It seemed like the right time for a spike. Freedom-Woodbridge had just advanced the ball to the 4-yard line with about 10 seconds remaining in a monumental early-season matchup with Colonial Forge, and it was out of timeouts. But in the chaos of a loud home crowd, and with every coach on the sideline screaming to be heard, the Eagles skipped the spike and went straight for the win.
Senior kicker Markell Johnson and the field goal unit sprinted onto the field, the ball got snapped with two seconds left, and a successful kick delivered the Eagles a 30-27 victory.
“I didn’t hit the panic button, our coaches didn’t hit the panic button tonight,” Coach Darryl Overton said. “We stayed steady and weathered the storm until we got some momentum.”
The No. 10 Eagles (3-0) surprised plenty of Virginians last season when they clawed their way through the postseason to reach the Class 6 title game. Not only was it their first championship appearance, but it was also the first time any team from the 15-year-old Prince William County school had captured even a regional title. Despite losing to Manchester in the state title game, the playoff run altered the trajectory of the program.
“In Virginia, the same schools are good every year,” Overton said. “Those coaches have built a great foundation. But when you play five more games after the regular season, that’s a whole half of a season. . . .You’re talking about kids getting 20 more practices. That’s why it’s always [the same schools] because they’re stealing half a season every year.”
On Friday night, the Eagles looked like a team used to dealing with pressure as they climbed back from ac 21-0 first-half deficit to tie the game at 27 early in the fourth quarter. A defensive stop, a blocked punt and a quick drive ensued, setting up Johnson’s game-winner.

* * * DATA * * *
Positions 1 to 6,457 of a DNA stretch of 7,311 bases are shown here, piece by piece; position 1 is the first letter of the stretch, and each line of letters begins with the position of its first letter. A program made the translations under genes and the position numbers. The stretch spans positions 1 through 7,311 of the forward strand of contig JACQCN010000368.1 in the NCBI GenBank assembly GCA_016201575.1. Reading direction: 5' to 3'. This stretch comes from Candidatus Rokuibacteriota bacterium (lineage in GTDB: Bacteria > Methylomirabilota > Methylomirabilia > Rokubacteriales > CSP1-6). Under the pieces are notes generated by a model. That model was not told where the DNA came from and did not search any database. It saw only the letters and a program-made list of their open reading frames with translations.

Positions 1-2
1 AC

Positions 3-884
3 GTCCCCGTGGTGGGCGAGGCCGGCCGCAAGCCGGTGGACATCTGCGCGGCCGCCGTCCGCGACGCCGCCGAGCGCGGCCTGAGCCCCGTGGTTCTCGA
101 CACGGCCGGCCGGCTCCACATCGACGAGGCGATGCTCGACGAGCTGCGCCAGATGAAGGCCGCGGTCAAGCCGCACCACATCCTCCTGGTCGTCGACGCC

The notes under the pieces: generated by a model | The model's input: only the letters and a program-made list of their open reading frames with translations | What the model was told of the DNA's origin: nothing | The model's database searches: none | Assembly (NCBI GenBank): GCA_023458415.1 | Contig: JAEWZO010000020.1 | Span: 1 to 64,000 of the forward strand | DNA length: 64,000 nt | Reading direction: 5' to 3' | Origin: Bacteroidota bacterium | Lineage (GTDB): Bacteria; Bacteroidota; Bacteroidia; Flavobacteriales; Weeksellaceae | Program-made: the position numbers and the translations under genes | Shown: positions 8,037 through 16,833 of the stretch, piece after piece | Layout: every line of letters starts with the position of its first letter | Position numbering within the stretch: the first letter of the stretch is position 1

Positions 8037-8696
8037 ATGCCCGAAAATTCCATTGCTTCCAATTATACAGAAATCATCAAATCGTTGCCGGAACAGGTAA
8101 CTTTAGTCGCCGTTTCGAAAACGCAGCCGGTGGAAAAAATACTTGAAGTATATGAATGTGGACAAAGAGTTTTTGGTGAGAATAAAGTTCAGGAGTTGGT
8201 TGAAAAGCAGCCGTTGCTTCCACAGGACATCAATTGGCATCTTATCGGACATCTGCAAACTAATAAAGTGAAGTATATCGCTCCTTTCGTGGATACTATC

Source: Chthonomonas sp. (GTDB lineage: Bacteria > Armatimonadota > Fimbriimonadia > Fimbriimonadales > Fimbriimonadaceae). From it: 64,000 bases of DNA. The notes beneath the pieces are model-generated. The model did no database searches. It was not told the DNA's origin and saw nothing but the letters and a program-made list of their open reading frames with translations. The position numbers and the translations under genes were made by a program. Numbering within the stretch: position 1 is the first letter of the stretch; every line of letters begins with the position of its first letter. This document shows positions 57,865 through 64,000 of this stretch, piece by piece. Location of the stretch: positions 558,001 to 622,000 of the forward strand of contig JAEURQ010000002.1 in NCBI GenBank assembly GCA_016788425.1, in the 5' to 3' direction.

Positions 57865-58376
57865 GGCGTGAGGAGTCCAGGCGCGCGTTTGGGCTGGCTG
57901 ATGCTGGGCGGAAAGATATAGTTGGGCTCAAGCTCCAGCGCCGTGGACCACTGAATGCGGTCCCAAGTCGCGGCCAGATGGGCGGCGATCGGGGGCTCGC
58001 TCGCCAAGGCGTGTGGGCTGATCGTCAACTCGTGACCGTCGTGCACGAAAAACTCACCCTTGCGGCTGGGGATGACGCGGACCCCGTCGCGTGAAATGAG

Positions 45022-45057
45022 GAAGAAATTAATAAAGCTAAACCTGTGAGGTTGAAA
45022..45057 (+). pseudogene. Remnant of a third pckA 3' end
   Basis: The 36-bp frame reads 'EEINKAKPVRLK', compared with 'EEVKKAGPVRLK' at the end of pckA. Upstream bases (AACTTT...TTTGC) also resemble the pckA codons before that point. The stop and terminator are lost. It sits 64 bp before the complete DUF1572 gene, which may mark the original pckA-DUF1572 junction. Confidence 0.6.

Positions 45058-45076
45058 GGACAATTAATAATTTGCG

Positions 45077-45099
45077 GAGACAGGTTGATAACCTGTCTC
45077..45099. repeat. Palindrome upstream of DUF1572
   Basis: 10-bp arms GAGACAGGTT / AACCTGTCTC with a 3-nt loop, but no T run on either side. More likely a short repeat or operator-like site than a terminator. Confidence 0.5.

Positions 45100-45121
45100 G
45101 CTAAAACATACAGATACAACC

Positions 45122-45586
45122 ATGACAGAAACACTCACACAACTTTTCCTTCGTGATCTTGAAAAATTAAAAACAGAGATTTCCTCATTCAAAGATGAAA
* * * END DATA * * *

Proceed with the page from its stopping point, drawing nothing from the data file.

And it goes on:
“We had to come out and show people that we were the best,” said senior wide receiver Jason Hawkins, who caught two touchdowns. “Tonight that took everything in us.”
Freedom had circled Colonial Forge on the schedule as an early measuring stick. Colonial Forge has been one of the most successful teams in Virginia over the past decade, losing four or fewer games in each of the past 10 seasons. Overton knows that winning culture well, having served as a defensive coordinator there for six years before taking over at Freedom in 2015.
“You don’t want to find out what you have in November,” Overton said. “It’s two really good programs. They’ve built that program to where it’s at, and I’m getting our program there. When you get two good football teams on the field, that’s the type of game you get.”